Animated GIF horror for Qlik Sense

Parrot, anyone?

Qlik Sense is very much my go-to tool for many data related questions.
It’s very powerful to be able to throw together a proof of concept or test a hypothesis in half an hour.
Seeing is however believing, so those prototypes does need some polishing before they can be seen as production grade.

I have always pushed my peers in the Qlikosphere to become better at using icons for their Qlik Sense apps in general, and also for the sheets within those apps.
Having an icon for a sheet within an app makes it way easier for the user to find a particular sheet – humans are visual by nature.

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One click creation of Qlik Sense apps: Butler App Duplicator 3.0 is out

Photo by Brent Olson on Unsplash .

Heading for the mountains here, but a quick update first.

Everyone’s favourite app wizard for Qlik Sense (ok… my favourite wiz at least..) has had a major face lift – yay!

The basics are the same, i.e. one-click creation of Qlik Sense apps, using regular Sense apps as templates. Several new features however take the tool to a new level, making it easier to set up, manage and more enterprise grade. Good news thus!

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The beauty of Docker – how to run all Butler tools with a single command

Docker is great.

Docker is one of those tools that have the potential to fundamentally transform how you develop and run software – once you have tried Docker it is hard to imagine going back to something else.

In previous posts we have seen how Butler, Butler SOS and Butler CW can be run as Docker containers.
But we can do even better – why not control all the Butler tools from a single docker-compose file? Maybe even specifying the dependencies on influxdb and mqtt in there too?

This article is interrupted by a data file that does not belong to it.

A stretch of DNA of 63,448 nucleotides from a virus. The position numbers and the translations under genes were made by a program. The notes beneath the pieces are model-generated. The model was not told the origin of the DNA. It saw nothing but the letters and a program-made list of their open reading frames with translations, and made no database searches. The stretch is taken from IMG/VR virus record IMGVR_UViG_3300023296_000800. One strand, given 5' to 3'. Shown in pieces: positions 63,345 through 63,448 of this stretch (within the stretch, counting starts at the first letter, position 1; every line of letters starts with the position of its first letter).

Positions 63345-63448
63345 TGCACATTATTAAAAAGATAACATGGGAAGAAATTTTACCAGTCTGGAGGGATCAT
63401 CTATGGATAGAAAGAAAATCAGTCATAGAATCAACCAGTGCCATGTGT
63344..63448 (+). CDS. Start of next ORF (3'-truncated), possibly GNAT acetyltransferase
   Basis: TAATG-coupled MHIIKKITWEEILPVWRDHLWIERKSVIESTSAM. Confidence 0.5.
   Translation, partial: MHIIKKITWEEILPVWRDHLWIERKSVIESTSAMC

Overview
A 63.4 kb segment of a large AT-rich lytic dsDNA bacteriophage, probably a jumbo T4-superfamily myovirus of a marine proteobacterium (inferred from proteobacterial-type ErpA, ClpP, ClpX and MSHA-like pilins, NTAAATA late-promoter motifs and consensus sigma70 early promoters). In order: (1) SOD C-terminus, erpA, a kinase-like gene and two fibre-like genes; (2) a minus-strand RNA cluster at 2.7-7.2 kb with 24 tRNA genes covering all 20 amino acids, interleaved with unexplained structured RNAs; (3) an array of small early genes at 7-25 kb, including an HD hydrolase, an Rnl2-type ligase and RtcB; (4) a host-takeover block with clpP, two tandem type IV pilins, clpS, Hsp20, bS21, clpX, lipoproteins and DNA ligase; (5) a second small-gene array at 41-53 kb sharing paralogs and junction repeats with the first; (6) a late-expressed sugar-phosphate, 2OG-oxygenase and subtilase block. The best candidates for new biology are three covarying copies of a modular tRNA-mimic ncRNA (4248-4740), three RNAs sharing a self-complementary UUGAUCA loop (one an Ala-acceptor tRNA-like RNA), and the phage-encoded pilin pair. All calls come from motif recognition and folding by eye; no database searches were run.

Setting this up is incredibly easy – a single docker-compose file tells Docker what containers to use, and some config files tells the Butler tools where to find things.

Let’s get started!

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Docker everywhere – Qlik Sense operations monitor using Butler SOS

Following up on previous posts (here and here) about the Butler family of tools being Dockerized, here is another one on the same topic:

Butler SOS can now be run in a Docker container. 

This is good news as it makes it a lot easier to set up real-time monitoring of a Qlik Sense enterprise environment, compared to the previous (still working, btw) method of installing Node.js and then running Butler SOS on top of Node.

The Github repository has all the details – head over there to get the latest release of the code as well as instructions how to run Butler SOS using Docker.

The Docker image is available on Docker Hub, if you want to get started right away.

 

Butler Cache Warmer + Docker = True

More Docker in the Butler family!

Today version 2.0 of Butler CW was released, including a Docker image and configuration files needed to run Butler CW as a Docker container.

Feature wise the stand-alone Node.js app and the new container-based solution are identical, it’s just way more convenient to run it as a Docker container.

Additional info is available in the GitHub repository.

Yesterday the original Butler tool was Dockerized, today Butler CW… Do you see the trend?

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Hey Butler, please meet Docker